On Wednesday February 15 at 8:30 p.m., I went to the new Family Fare Grocery store in Dickinson, North Dakota that opened in approximately 2015. I would estimate that the shopping area in this grocery store is 300 ft long x 200 ft wide, pretty big. In the parking lot there were about ten vehicles. While shopping inside, I saw two other customers. When I went to check out, none of the cash registers had a light on, and there were no cashiers on duty, not one. This is the first grocery store that I have ever been to in my life that did not have a least one cash register open and one cashier on duty. Keep in mind that it was now 8:45 p.m. on a Wednesday night, and it was a good weather night, not cold and not snowing.
I went through a self-check out line to pay for my groceries. On the way out, I looked to see if they had anyone working at their coffee shop, and there was not a soul around. At the old Family Fare Grocery store beside Runnings, and at this new Family Fare Grocery store near Menards, I had noticed that through the latter part of 2016 and into 2017, these two stores began to minimize their staff more and more. But not having even one cashier on duty seemed very drastic.
But if I think back a little further, the Family Fare Grocery store and the Wal-Mart in Dickinson had both been open 24 hours a day up until approximately the end of 2015. I can remember when there used to be a long line at the check out in the Family Fare Grocery store in Dickinson at 8:30 p.m. on a week night. I can remember when there were more shoppers in the Family Fare Grocery store in Dickinson at 2:00 a.m., than there are now at 8:30 p.m.
On Saturday afternoon February 11th, I had to go to the Ace Hardware store in Dickinson. I regretted that I had not gone there during the week, I thought that the store would be crowded and very busy on Saturday. When I got there, I thought that the store must have closed at noon or something, because there were no cars in the parking lot, and hardly any cars in the parking spaces in front of the store. The store wasn’t closed. There were only two customers inside. Since 2011 when I first came to Dickinson, I have never seen the Ace Hardware parking lot anywhere near that vacant.
In the same shopping center where the Ace Hardware store is located, there is the King Buffet Chinese restaurant. This has been one of the most popular restaurants in Dickinson for the past several years because it is all-you-can-eat, it is not expensive, they have a variety of food, and the food is pretty good. In approximately 2014 this restaurant nearly doubled its size by expanding into the adjacent business spaces. Driving by the King Buffet Chinese restaurant this past week after 8:00 p.m., the parking lot was nearly vacant, there were hardly any customers.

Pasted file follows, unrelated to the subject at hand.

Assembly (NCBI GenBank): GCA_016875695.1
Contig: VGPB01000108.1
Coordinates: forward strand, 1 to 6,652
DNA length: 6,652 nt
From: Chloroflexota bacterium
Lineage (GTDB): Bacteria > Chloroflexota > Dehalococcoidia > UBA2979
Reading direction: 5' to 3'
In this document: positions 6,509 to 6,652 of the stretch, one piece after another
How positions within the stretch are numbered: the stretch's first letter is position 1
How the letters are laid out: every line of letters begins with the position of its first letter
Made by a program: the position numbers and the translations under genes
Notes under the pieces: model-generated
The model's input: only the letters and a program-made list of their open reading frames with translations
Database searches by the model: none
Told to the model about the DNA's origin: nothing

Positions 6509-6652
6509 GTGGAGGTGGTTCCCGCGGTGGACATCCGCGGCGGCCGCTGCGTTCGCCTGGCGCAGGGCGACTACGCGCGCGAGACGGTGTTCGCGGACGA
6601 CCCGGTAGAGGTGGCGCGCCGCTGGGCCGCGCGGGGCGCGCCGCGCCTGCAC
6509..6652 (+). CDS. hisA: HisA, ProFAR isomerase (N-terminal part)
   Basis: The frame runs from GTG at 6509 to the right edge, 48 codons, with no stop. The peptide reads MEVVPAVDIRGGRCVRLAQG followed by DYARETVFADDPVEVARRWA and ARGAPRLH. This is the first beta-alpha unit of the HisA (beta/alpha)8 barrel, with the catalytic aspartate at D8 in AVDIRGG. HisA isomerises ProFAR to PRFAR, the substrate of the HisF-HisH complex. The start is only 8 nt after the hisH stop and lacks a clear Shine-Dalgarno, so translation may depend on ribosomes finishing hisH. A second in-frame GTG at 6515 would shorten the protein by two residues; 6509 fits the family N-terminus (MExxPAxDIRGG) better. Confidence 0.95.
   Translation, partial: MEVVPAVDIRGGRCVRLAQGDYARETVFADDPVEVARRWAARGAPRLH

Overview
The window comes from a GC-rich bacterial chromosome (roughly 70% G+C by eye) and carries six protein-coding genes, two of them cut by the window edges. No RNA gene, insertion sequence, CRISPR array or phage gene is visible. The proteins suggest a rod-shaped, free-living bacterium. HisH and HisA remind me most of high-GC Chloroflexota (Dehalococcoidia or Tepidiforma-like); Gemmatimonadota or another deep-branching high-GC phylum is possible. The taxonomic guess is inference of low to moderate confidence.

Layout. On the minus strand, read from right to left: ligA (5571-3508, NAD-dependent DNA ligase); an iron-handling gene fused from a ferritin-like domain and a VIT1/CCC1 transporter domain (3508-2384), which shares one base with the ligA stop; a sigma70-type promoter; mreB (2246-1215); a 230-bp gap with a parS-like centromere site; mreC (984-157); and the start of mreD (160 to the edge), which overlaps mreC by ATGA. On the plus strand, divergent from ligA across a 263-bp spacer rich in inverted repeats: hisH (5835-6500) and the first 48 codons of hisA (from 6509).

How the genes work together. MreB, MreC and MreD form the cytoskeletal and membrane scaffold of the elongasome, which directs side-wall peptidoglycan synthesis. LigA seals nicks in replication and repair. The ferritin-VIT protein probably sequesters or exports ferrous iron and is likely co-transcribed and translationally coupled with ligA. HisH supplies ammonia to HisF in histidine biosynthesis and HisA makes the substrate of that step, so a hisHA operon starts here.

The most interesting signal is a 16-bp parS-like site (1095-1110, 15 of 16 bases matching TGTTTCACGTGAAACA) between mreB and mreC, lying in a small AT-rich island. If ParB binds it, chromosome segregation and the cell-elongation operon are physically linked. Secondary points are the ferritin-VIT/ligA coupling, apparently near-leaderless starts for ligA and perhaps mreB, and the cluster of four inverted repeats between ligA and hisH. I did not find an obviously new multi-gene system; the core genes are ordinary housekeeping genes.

Throughout Dickinson, the local people who own homes here, keep saying, “The oil field work is picking up again, it is coming back.” I see no evidence for this, the evidence shows the exact opposite. I hate and dislike local people saying, “The oil field work is picking up again, it is coming back.”, because this is an outright lie, meant to keep people here and prevent the real estate prices from collapsing. I don’t like people trying to lie to and trick other people for financial gain.
The only thing that I see happening, is oil production continuing at current levels, and the people involved in maintaining the current level of production keeping their jobs. I believe that for the next several years, the number of oil well drill rigs operating in North Dakota will be between 40 to 80 drill rigs. I don’t see any reason for a mad rush to drill as many oil wells as possible as quickly as possible, because a great number of oil wells being completed and coming into production at the same time would make an oversupply of oil, and cause an oil price drop that would make each of the new oil wells not profitable. It seems obvious at this point, due to the current low price of oil, that oversupply of oil makes oil wells not profitable.
Because of the steady rate of oil production, and 40 to 80 drill rigs operating, there will not be a huge demand for new workers in the oil field in North Dakota in the next several years. Many workers will not have the opportunity to work a great deal of overtime hours. Pay will not be as high as it had been during the oil boom years of 2007 through 2015. The decrease in pay, the decrease in the demand for housing, and people leaving the area due to the inability to find replacement jobs when jobs are lost, will make the price of housing decrease. My guess would be that the price of housing in Dickinson will decrease 10% by the end of 2017.